Blockchain: A game changer for the insurance industry and people's well-being
Blockchain, a disruptive technology of our time, holds the potential to change our lives for the better. The insurance sector is a prime illustration.
Ever wondered how vehicle insurance claims could become a seamless, user-controlled process? Traditionally, managing insurance claims has been a complex process (Figure 1). It is akin to a complex puzzle with many pieces. It involves numerous parties and relies heavily on human communication, making it susceptible to delays and errors. The central systems currently in place struggle with trust, transparency, and accessibility issues, among others, which inevitably lead to problems for insurance providers and policyholders alike.
Blockchain technology provides a promising solution to these challenges. At its core, blockchain is a highly secure and transparent digital ledger that records transactions between parties. It operates in a decentralized, peer-to-peer network, ensuring data integrity through consensus. This technology has the potential to revolutionize the insurance industry.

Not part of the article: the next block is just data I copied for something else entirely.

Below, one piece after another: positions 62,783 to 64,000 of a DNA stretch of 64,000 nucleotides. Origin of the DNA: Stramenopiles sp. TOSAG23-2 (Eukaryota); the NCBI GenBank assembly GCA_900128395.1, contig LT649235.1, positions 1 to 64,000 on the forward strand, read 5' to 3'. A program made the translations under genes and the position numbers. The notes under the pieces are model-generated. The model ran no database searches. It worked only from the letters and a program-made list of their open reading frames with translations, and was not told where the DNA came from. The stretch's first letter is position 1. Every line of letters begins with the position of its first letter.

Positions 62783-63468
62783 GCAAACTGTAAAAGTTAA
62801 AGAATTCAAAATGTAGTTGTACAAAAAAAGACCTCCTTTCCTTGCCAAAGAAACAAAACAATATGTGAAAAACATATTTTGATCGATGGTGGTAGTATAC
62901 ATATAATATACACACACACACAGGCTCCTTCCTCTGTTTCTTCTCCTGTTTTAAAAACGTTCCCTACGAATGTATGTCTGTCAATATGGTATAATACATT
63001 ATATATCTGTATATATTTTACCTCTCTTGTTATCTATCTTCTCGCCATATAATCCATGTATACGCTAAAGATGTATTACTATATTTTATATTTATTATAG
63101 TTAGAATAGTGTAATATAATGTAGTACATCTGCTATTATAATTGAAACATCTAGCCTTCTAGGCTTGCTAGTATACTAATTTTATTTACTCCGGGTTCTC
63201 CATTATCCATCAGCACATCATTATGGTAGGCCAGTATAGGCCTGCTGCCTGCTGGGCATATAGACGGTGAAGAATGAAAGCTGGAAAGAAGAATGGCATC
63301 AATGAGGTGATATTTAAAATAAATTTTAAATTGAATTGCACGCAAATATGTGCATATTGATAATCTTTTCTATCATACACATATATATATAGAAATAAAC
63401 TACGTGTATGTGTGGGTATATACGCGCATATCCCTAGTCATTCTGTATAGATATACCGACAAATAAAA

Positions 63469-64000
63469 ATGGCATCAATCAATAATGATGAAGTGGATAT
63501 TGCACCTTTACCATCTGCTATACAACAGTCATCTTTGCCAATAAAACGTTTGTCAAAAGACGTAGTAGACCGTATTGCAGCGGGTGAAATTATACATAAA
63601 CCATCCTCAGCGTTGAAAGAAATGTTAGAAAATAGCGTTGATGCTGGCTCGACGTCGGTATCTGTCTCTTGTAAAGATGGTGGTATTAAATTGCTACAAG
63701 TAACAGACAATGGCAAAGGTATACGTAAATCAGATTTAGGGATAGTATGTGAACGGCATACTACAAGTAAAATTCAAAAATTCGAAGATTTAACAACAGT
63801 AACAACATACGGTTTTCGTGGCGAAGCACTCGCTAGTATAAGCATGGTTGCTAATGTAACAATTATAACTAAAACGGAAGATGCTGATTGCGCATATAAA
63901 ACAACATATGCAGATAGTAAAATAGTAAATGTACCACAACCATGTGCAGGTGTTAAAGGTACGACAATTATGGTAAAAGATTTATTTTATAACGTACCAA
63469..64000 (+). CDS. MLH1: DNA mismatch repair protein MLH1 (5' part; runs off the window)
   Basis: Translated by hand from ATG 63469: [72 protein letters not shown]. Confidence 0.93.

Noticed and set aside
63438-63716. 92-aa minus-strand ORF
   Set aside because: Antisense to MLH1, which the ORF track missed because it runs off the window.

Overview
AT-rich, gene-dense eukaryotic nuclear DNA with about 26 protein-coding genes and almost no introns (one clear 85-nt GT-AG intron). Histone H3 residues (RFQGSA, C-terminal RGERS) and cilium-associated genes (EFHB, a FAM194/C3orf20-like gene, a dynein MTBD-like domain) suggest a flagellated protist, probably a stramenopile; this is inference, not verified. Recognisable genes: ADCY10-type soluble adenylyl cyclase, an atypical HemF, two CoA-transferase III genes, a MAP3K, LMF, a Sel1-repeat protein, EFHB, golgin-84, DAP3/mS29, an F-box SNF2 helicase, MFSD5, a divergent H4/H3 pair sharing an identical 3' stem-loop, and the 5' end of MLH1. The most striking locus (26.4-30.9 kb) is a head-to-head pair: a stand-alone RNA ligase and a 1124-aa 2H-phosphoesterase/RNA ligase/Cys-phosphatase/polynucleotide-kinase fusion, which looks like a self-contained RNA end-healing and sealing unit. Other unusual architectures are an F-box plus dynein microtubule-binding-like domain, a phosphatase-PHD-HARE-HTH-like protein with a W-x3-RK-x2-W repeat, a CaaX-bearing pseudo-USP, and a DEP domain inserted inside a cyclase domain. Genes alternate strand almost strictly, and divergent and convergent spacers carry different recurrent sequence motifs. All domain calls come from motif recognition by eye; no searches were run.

The power of smart contracts
As the insurance sector undergoes a digital transformation, blockchain plays a pivotal role in making insurance processes, from health and business to car insurance, more efficient and secure.
Smart contracts are one of the jewels in blockchain's crown. These are self-executing agreements with terms and conditions encoded directly into the digital fabric. They eliminate any room for ambiguity and fraud, offering a clear path to understanding the legal intricacies.
The result is fewer gray areas, reduced dependency on trust, and minimal financial risks within agreements. Implementing blockchain and smart contracts can pave the way for more transparent, efficient, and fraud-resistant insurance policies.
Vehicle Accident Register Blockchain (VARB)
In a recent paper published in Expert Systems with Applications, we introduced a Vehicle Accident Register Blockchain (VARB), an innovative solution powered by blockchain technology. Participants in the proposed blockchain network include individual drivers/owners, regional legal authorities, insurance companies, service technicians, auto manufacturing companies, and the government regional transport office (Figure 2).
People facing accidents may no longer be overwhelmed by the process. With VARB, it's all about making life easier and becoming hassle-free. In this sense, VARB not only streamlines accident reporting and claims processing but also empowers users like never before.
By leveraging Hyperledger Fabric, this system secures crucial information about vehicles, their owners, and insurance policies. It accelerates claims processing and grants users greater control over transactions, inspections, and policy management. An intelligent consensus algorithm even spots and prevents invalid claims, reinforcing trust and security within the insurance domain.
Policymaking for blockchain in insurance